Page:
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Behind The Veil Of Democracy

Turkish President Recep Tayyip Erdoğan has successfully established an authoritarian system in a democratic set up! He has become so powerful after being elected as the president for the second time that he enjoys the power to appoint ministers, bureaucrats and judges. Although the post of prime minister is yet to be abolished, the president also enjoys the right to intervene in the legal system and to declare emergency.
Now, the Turkish economy is going through a crisis. The rate of inflation rose in the past 12 months, as the Turkish Lira hit a record low on July 19 against the US Dollar and the unemployment rate touched 10.2% in June. President Erdoğan – who sent at least 160,000 people to jail after the failed coup in 2016 – has been accused of destroying the economy, as well as the democracy. Many opposition leaders either went missing or left the country in the last couple of years. However, Erdoğan received more than 53% of votes in June 24 Presidential Elections to stamp his authority in the Turkish political system.
Why the people of a nation founded by Mustafa Kemal Atatürk chose an ultra-nationalist Islamist dictator, like Erdoğan, as their leader?


Mustafa Kemal Atatürk

Many blame the voters’ ignorance. Yes, they are right. History doesn’t always reflect people’s wisdom while choosing a leader. A number of democratically elected rulers prefer a dictatorial system…… Donald Trump, Vladimir Putin, (Hungarian Prime Minister) Viktor Orbán…. However, it would be incorrect to say that people have made a mistake by electing these rulers. The inability of the political parties, civil society and the media to serve the people leads to the destruction of a democratic system. And the populist leaders use this opportunity to consolidate power.
Since the introduction of multi-party system in 1950, right-wing and leftist parties have ruled Turkey. And the Army – the self-proclaimed guardian of secularism – has always played a secondary role. Occasionally, the Armed Forces interfered in politics mainly to control the right-wing religious parties. In the pretext of safeguarding secularism and democracy, the Army had played an ‘active political’ role in 1960, 1971, 1980 and in 1997.
Erdoğan’s Justice and Development Party (AKP) captured power in 2003 by using the people’s anger against the former ruler, ‘secular’ groups and political elites. Before becoming the president in 2014 for the first time, Erdoğan had served as the Prime Minister for 12 years in three phases. He was a bit moderate in his early days. However, the Gezi Park protests (2013) and the failed coup (2016) made him desperate.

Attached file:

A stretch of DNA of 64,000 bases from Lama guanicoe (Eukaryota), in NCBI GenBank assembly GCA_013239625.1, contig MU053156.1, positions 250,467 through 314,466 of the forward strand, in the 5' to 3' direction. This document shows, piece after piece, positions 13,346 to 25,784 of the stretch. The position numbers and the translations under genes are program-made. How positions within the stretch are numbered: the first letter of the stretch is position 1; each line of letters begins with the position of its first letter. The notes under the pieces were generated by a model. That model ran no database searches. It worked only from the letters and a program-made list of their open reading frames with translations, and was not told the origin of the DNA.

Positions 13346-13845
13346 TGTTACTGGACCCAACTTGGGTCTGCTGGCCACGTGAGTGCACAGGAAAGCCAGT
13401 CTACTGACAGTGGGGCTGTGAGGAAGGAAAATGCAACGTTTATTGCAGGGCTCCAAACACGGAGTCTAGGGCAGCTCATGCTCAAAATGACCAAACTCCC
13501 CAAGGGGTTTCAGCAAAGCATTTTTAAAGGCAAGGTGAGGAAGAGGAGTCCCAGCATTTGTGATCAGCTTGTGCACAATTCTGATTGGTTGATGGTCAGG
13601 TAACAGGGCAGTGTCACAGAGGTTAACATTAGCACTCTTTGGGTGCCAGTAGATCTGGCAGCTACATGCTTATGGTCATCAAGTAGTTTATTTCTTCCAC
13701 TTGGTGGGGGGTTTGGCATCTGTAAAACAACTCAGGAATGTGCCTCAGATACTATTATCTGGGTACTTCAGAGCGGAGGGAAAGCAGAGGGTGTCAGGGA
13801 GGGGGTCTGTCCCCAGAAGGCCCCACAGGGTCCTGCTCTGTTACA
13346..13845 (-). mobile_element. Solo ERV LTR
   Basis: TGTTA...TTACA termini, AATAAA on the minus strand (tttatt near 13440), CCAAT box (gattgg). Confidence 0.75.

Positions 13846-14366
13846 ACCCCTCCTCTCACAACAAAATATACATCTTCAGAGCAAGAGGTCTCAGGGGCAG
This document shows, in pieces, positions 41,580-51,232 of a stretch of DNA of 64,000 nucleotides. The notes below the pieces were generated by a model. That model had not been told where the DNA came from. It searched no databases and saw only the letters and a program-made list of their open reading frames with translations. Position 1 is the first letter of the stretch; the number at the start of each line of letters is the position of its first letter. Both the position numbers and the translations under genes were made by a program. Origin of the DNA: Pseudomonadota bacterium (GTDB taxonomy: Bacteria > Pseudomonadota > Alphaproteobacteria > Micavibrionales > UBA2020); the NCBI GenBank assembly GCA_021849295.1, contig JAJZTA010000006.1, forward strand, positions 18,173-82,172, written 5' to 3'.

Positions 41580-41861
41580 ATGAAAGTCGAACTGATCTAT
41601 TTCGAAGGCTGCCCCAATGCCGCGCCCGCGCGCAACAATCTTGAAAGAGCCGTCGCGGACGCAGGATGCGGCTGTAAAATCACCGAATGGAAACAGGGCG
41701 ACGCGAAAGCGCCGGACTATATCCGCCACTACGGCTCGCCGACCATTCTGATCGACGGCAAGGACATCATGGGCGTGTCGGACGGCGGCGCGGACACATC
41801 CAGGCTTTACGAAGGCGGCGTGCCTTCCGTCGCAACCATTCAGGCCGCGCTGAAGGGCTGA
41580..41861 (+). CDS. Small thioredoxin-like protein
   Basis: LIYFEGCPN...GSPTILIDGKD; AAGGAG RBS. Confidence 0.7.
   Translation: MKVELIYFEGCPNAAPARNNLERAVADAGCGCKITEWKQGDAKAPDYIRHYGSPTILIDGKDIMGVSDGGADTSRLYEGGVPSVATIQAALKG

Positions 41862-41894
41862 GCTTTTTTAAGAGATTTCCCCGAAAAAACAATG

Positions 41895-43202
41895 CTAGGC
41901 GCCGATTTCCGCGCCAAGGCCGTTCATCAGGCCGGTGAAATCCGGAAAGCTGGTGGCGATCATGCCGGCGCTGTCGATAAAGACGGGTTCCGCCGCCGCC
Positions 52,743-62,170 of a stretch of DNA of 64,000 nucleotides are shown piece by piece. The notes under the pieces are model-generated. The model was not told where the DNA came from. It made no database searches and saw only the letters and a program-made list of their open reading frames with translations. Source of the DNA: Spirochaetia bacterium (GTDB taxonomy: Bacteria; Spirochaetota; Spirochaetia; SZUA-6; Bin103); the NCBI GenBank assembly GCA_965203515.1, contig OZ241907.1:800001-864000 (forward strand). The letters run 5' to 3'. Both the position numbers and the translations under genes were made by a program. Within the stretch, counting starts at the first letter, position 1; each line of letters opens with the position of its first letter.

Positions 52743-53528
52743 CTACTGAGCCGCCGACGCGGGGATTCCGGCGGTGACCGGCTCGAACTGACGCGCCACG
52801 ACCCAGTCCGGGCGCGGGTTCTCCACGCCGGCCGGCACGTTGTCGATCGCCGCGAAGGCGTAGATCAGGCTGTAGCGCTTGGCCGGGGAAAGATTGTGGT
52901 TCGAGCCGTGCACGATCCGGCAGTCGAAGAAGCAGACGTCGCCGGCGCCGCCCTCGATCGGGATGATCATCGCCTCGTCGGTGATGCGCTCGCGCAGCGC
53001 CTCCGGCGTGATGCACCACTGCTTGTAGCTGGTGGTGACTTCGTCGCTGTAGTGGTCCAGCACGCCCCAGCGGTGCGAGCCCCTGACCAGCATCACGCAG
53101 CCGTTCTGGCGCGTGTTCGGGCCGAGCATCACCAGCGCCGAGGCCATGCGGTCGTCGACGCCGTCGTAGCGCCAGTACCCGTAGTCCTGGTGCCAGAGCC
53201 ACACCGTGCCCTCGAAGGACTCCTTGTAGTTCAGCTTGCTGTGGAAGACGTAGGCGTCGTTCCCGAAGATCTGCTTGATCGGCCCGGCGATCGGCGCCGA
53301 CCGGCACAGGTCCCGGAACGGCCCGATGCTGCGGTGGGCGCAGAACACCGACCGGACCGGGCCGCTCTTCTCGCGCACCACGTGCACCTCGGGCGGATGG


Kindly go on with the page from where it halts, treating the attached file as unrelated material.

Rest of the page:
President Erdoğan

On May 28, 2013, a wave of demonstrations and civil unrest hit Turkey, as protesters initially opposed the government’s urban development plan for Taksim Gezi Park in Istanbul. Later, the peaceful protests turned into a violent anti-government movement. The protesters slammed the government for launching attacks on the freedom of press, of expression, assembly and also on secularism. President Erdoğan strongly criticised Turkish preacher, religious leader, writer and renowned political figure Muhammed Fethullah Gülen for encouraging hardline secular outfits. He also blasted some senior Army officers for launching the anti-government protests. As expected, Gülen – who lives in exile in the US – denied the allegation.


Muhammed Fethullah Gülen

As the US refused to hand-over Gülen to the Turkish authorities, President Erdoğan sacked rebel military officers, shut down a number of media houses and sent a number of opposition leaders to jail. He also held a Constitutional Referendum on April 16, 2017 in order to cement his grip on power. In an attempt to earn people’s trust, the authoritarian ruler highly appreciated the Ottoman Empire and also highlighted its glory. He managed to convince a section of people with his words, as they started to believe that Turkey and its Islamist society would become the most powerful once again under his rule and enjoy the glory of the Ottoman Empire.

As per the rules we have learned from the study of history, the fall of Erdoğan and the victory of democracy are inevitable. But, we need to consider three issues seriously – Why the populist leaders across the globe become so powerful, why the voters don’t have the confidence (and respect) in democratic values, and why democracies give way to tyrannies?
Although Plato thought that political regimes followed a predictable evolutionary course – from oligarchy to democracy to tyranny, a further review is required to serve the interests of democracy (still the best form of government).

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